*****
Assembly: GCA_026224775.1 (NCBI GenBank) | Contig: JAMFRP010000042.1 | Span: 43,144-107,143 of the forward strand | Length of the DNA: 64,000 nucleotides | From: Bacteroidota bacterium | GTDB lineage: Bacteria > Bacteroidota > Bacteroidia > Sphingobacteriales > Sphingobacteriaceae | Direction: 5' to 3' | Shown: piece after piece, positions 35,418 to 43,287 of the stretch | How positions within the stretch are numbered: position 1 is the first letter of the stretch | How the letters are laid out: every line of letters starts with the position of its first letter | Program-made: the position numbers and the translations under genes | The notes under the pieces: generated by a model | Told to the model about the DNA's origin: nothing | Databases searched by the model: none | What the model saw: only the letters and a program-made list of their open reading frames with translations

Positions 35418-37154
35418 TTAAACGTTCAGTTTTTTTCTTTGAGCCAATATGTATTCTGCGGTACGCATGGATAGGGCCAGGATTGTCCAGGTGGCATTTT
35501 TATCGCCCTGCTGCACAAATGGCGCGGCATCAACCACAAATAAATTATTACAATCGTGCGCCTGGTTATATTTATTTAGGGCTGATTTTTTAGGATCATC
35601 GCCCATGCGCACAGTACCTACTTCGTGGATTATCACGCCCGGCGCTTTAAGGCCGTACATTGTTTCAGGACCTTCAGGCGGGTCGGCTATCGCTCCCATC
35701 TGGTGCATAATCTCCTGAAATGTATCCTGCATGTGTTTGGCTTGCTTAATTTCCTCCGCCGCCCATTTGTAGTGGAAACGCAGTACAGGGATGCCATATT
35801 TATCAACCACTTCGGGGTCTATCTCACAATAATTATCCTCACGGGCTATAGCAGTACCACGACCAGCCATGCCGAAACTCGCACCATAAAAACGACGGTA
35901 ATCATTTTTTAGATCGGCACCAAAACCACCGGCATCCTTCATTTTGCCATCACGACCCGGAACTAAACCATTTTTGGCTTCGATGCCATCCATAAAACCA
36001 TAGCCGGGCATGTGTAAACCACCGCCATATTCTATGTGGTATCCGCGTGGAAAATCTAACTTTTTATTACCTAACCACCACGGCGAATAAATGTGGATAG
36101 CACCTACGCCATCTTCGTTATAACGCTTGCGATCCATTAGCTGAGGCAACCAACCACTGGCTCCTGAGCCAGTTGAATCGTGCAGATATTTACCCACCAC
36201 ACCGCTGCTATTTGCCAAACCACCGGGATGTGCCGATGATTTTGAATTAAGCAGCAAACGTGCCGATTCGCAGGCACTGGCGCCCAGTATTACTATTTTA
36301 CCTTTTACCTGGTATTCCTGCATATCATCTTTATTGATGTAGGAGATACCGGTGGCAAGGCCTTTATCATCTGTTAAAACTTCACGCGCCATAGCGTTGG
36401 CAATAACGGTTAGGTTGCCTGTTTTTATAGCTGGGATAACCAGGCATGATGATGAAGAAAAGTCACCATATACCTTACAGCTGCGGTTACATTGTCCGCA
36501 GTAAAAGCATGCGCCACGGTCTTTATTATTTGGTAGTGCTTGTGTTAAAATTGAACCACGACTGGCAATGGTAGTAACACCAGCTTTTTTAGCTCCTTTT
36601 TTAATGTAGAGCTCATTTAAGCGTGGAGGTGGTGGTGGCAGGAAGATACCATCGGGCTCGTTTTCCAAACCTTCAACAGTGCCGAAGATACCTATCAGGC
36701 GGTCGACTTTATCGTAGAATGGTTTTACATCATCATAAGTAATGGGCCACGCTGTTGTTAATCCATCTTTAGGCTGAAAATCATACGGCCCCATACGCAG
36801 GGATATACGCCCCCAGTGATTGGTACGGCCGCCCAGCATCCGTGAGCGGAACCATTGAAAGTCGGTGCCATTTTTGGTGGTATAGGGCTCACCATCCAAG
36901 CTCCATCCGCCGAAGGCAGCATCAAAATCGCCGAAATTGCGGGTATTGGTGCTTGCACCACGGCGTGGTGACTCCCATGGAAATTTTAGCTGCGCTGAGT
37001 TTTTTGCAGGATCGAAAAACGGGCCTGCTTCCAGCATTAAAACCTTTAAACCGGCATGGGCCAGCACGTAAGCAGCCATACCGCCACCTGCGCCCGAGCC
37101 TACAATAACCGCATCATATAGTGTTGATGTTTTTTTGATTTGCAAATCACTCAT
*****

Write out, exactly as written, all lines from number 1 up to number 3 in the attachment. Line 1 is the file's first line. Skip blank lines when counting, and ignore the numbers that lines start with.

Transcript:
Assembly: GCA_026224775.1 (NCBI GenBank) | Contig: JAMFRP010000042.1 | Span: 43,144-107,143 of the forward strand | Length of the DNA: 64,000 nucleotides | From: Bacteroidota bacterium | GTDB lineage: Bacteria > Bacteroidota > Bacteroidia > Sphingobacteriales > Sphingobacteriaceae | Direction: 5' to 3' | Shown: piece after piece, positions 35,418 to 43,287 of the stretch | How positions within the stretch are numbered: position 1 is the first letter of the stretch | How the letters are laid out: every line of letters starts with the position of its first letter | Program-made: the position numbers and the translations under genes | The notes under the pieces: generated by a model | Told to the model about the DNA's origin: nothing | Databases searched by the model: none | What the model saw: only the letters and a program-made list of their open reading frames with translations

Positions 35418-37154
35418 TTAAACGTTCAGTTTTTTTCTTTGAGCCAATATGTATTCTGCGGTACGCATGGATAGGGCCAGGATTGTCCAGGTGGCATTTT